Founding date: 1740
Long, lat: -61.23499, 17.045153
The mill is built of very dark stone and is crumbling. It is now used as a goat pen and was built of a very dark volcanic stone probably from the surrounding area which was the norm for most of the mills on Antigua.
Estate Related History/Timeline
“Thomas Sawcolt petitions for 10 acres granted to Mr. John Ducoster, bounded S by land formerly Mr. Richard Cheshires, E with Widow Byam formerly Walronds, N with Mr. Elliott, W with Mr. Preston.” History of the Island of Antigua by Vere Oliver Vol.III
1746: Will. Col. John Sawcolt of “Sawcolts Road” in St. Mary’s and “Sawcolts Body” in St. John’s. His 6 daughters inherited his estates. “Sawcolts Road – e. by Messrs Dean & Adney, S. by Lockhart Russell & John Gilchrist and W. & N. by George Byam. “Sawcolts Body” E. by Thos. Warner & Daniel Mathew, N. by Thomas Warner, W. by heirs of Rowland Oliver dec. and S. by Daniel Mathew formerly the estate of John Sawcolt dec…..” Vere Oliver Vol.III P.71
1748: “John Sawcolt, Esq., died seized of the Road estate and by his will dated 31 Dec. 1748 gave all of his estate real and personal to his six daughters …….. equally. Sawcolts and The Body plantation rented for 900 pounds a year, and The Body was underlet at 120 pounds per year.” Vere Oliver Vol.II p.84 (need to locate “Sawcolts Body plantation)
1759: “Mary Ann Sawcolt, spinster. Will dated 13 Sep. 1759. To my nephew John Burton, a mulatto of 50c pounds. To my nephew John Horsford 10c pounds for a ring …. etc.” “John Sawcolt of “Sawcolt’s Road” Plantation in St. Mary’s and “Sawcolt’s Body” Plantation in St. John’s Division. Capt. of Militia, 1706, Member of Assembly 1712. bur. 2 Jan. 1748 at St. John’s. Will dated 30 Nov. 1746. His six daughters inherited his estates.” Vere Oliver Vol.III P.71
1829: acreage unknown—103 slaves. Owned by James Gilchrist
1829: Consisted of 333 acres—178 slaves. Owned by Mary Russell.
1878: Almanac shows Sawcolt’s of 235 acres belonging to the Water Commissioners.
1941: Antigua Sugar Factory Ltd Cane Returns for 1941 Crop. Sawcolts & Sage Hill. Estimated 500 tons, – acres estate, – acres peasants on the estate, tons of cane delivered 755.
1783: “Letter dated 15 July from Edward Horne, Esq., with his petition to Lord North reciting that he attained the age of 21 4 December 1771, and soon after from extravagance dissipated his property and in August 1722 had to sell his reversion of one-tenth of Sawcolts, to which he was to succeed after his mother’s death. John Horsford was the leesee of the estate, and his lease would expire in 1783, he being the petitioner’s first-cousin, who offered 300 pounds for his one-tenth share………. Petitioner having lived some years with Thomas Warner, the Attorney-General, was admitted in 1778 to practice law, and brought a chancery suit v. Horseford in 1782. The estate was worth 15,000 pounds and his one-tenth was worth at least 1,500 pounds. Petitioner lost his case and now appeals against Horseford, who took advantage of his youth and inexperience to defraud him.” Vere Oliver Vol.II p.84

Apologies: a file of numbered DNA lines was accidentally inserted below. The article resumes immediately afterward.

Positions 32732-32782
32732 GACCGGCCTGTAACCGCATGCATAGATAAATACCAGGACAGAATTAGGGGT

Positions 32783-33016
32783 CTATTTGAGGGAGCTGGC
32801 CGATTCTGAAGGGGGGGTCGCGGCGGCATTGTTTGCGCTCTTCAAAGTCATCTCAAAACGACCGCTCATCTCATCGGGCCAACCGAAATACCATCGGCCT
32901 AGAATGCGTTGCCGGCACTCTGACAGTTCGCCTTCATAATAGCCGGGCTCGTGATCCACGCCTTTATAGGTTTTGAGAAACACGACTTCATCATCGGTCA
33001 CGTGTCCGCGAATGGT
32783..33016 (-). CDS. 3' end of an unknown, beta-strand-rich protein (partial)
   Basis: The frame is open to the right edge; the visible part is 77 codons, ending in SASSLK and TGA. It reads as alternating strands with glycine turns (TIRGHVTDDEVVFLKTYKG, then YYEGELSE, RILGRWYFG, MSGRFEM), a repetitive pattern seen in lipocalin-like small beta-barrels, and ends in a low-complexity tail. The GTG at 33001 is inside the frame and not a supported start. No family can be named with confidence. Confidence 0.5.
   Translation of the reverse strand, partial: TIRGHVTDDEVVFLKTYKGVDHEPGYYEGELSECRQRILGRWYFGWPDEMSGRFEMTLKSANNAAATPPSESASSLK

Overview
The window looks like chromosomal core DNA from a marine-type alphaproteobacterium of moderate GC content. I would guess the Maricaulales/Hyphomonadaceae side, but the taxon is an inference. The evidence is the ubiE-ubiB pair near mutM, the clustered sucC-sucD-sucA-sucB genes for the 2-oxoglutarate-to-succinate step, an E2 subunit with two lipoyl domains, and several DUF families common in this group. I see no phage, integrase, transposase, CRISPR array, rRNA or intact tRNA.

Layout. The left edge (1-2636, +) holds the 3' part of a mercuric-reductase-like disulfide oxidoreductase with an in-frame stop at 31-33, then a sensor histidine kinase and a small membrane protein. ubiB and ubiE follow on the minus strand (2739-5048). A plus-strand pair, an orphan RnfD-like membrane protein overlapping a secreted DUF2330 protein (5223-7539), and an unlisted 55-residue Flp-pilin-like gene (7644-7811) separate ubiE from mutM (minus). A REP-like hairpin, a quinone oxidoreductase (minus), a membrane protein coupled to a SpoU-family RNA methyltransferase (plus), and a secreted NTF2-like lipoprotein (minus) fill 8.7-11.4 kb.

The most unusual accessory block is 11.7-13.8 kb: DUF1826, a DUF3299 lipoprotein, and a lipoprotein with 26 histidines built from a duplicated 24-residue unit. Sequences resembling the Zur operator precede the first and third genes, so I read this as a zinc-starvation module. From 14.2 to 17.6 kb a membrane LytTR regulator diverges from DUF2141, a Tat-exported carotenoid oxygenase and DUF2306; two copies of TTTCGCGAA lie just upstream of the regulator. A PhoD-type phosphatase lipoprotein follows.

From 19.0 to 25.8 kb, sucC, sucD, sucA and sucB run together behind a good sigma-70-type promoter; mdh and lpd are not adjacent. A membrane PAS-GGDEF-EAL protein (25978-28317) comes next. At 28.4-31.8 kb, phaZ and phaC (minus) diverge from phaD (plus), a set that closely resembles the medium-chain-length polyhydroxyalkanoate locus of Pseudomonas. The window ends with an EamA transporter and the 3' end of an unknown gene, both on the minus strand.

Brother John Taylor, pastor at Grace Hill Moravian Church. Moravian Archives Bethelhorn, PA.
1820: “…. thence to Sawcolts, when the manager at noon ordered the boiling-house cleared for the people to assemble.”
1829: In 1829 this Estate contained 234 acres – 72 slaves.
1852: In 1852 consisted of 234 acres and owned by Robert Horsford. 1820’s Hon. Paul Horsford Attorney General for the Leeward Islands. Horsford Hill still retains the name from this family, as you approach Falmouth. 2016.
1864: “The daily yield of water from the three principal springs, all situated about six miles from St. John’s, was measured during a period of drought. The water from these springs was collected and carried by pipes to a large reservoir situated at Barnes Hill to the south-west of St. John’s, where it has been distributed all over the city.
Sawcolts – 12,960 gals.
Mill Hill – 20,160 gals.
Breaknocks – 8,640 gals.” Vere Oliver Vol.I p.clvi
Legacies of British Slave-ownership claimants: In 1833 Parliament finally abolished slavery in the British Caribbean, Mauritius, and the Cape. The slave trade had been abolished in 1807 but it took another 26 years to effect the emancipation of the enslaved. The legislation of 1833 was the result of a combination of factors where it was felt that the plantation owners should be compensated for their slaves who were to be freed. The amount of 20 million pounds , a huge amount in those days, was divided up between all slave owners. John Athill – absentee/resident?, George Horsford, and Samuel Nelson – awardee. Unsuccessful were John Horsford and Paul Horsford. Antigua 285/752/756 (Sawcolts) view 767 943 11s 9d (71 enslaved). view 375 13 0s 9d.(1 enslaved) view 378 42 8s 6d. (4 enslaved).
Enslaved People’s History
Based on contemporary research, we have little information to share about the enslaved peoples from this plantation at this time. We do know that, together, Sawcolts and Sage Hill had 280 enslaved peoples right before the abolition of slavery in England. We will continue our quest for more information about these vital individuals.
- Ownership prior Thomas Sawcolt
- 1740: Col. John Sawcolt. d.1746
- 1748: Heirs of John Sawcolt. son in law George Horsford purchased all shares.
- 1750: George Horsford, md. 1740 to Henrietta Sawcolt.
- 1790: John Horsford. Will sworn 1795.
- 1829: Messrs Hyndman. 72 slaves. (might have been leased as it remained in the Horsford name)
- 1843: Paul Horsford. d.1850
- 1852: Robert Horsford, Sir. b.1798 d.1875. 234 acres. 1846 Horsford Almanac
- 1871: The Water Commissioners. 235 acres. 1872 Horsford Almanac
- 1930: Land Settlement Government 1933 Camacho map
- 1991: The Water Commissioners. (Water Works Co.)